Wisconsin Republicans have yet to nominate a candidate for governor. Indeed, the state's primary is not until Sept. 14. But two national GOP heavyweights -- former Florida Gov. Jeb Bush and former House Speaker Newt Gingrich -- are bullish on the prospects of Scott Walker, the self-described, brown-bag-packing county executive of Milwaukee.
"The guy is a fantastic candidate," Bush said. "The event that we did together, he gave a stump speech that sounded like it was the last three days of the campaign. I mean, he was on fire. It was, it was, he's the real deal."
The Wisconsin governor's race is one of the 2010 contests that could have implications in the 2012 White House race. Much more so than senators, governors tend to command the kind of state political machinery that can make a difference in a presidential contest.
Although President Obama carried the state by 14 points over John McCain in 2008, the state was a major battleground in 2004 when John Kerry won the state by 1 percent and in 2000 when Al Gore carried the state by less than 1 percent, a mere 5,708 votes.
Walker, 42, has put anecdotes about his personal frugality at the center of his campaign. In all his campaign messaging, he touts himself as someone who "drives a 1998 Saturn with 100,000 miles on it" and who "packs the same brown-bag lunch before heading to the office to save money: two ham and cheese sandwiches on wheat with mayo."
His first television ad touted that he has given back $370,000 in salary over eight years because he thought it was wrong for the county executive to be paid more than the state's governor.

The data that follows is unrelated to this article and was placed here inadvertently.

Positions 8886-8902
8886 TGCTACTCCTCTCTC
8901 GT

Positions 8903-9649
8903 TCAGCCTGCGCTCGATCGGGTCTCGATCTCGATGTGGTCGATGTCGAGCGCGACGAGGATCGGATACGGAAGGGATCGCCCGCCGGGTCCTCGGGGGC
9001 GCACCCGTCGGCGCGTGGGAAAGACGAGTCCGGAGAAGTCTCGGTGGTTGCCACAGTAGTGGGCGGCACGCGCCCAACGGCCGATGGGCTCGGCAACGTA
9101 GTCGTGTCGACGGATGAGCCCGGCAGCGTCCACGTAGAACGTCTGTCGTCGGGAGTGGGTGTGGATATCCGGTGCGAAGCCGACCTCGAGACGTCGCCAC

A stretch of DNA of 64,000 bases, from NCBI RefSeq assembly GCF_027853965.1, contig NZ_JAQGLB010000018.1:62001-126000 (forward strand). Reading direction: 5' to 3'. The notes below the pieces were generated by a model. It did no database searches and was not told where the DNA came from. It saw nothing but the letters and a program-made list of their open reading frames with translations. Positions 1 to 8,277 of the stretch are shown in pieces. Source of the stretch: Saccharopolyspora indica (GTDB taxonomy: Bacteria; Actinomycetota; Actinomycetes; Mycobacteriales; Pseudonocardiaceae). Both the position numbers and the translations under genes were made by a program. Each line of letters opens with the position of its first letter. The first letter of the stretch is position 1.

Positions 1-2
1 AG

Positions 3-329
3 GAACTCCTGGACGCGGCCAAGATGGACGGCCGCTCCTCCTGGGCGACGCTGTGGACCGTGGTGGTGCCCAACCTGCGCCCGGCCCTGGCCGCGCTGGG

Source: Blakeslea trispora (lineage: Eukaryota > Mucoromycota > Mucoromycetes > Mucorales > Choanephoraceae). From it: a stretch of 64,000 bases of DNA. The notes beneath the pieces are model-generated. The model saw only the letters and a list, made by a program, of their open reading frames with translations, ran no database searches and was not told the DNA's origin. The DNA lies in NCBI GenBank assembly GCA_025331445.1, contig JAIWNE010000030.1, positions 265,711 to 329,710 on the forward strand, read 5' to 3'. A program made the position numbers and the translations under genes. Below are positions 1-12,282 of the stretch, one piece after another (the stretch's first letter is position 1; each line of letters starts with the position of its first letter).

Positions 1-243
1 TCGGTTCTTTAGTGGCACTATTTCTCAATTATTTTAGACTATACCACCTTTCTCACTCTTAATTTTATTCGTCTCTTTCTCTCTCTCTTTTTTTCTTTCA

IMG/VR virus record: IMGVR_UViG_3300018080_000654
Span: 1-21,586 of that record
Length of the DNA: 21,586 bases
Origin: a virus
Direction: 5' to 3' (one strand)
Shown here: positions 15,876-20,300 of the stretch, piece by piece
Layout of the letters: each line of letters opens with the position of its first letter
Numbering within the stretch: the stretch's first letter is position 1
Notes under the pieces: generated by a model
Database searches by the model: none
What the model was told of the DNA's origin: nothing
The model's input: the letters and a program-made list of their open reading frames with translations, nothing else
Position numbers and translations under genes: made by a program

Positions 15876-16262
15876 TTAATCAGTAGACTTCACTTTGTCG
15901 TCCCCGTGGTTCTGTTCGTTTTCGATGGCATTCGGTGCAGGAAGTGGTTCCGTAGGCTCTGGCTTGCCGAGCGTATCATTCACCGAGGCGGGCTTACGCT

"My wife was like, 'We're doing what?'" Walker said in his first television ad. "But we believe that government spends too much and that included my salary."
Making political hay out of the lunch that he packs for himself, Walker has branded his events around the state as part of a "Brown Bag Movement" that has three tenets: (1) "don't spend more than you have"; (2) "smaller government is better government"; and (3) "people create jobs, not government."
Walker's movement has a website that includes images of brown paper bags with pointed messages on them such as, "I'd be eating out if the government wasn't gobbling up all my money." Another message is, "We spent $780 billion on a stimulus plan and all I got was this brown bag."
During a recent fundraising trip to Washington, D.C., Walker talked to ABC News about the hands-on approach that Gingrich has taken toward his candidacy.
"Newt, my gosh, Newt must e-mail me like every other day, sometimes, I think, with new ideas," Walker said. "Sometimes, it's hard to digest it all."
One part of Walker's appeal to Republican bigwigs is his Milwaukee base. If Walker outperforms the typical Republican in Milwaukee, he said, he believes that traditional Republican strength in more rural parts of the state will power him to victory in November.
"The year I got 60 percent, Obama took two-thirds of the vote in my county," Walker said. "We're going to run to win in Milwaukee County, but if I get, say, 45 percent, it's over."
Another part of Walker's appeal to Republicans is his fiscal record in Milwaukee. The size of the government workforce is down 23 percent from where it was in 2002 and the county debt is down by 10 percent, he said.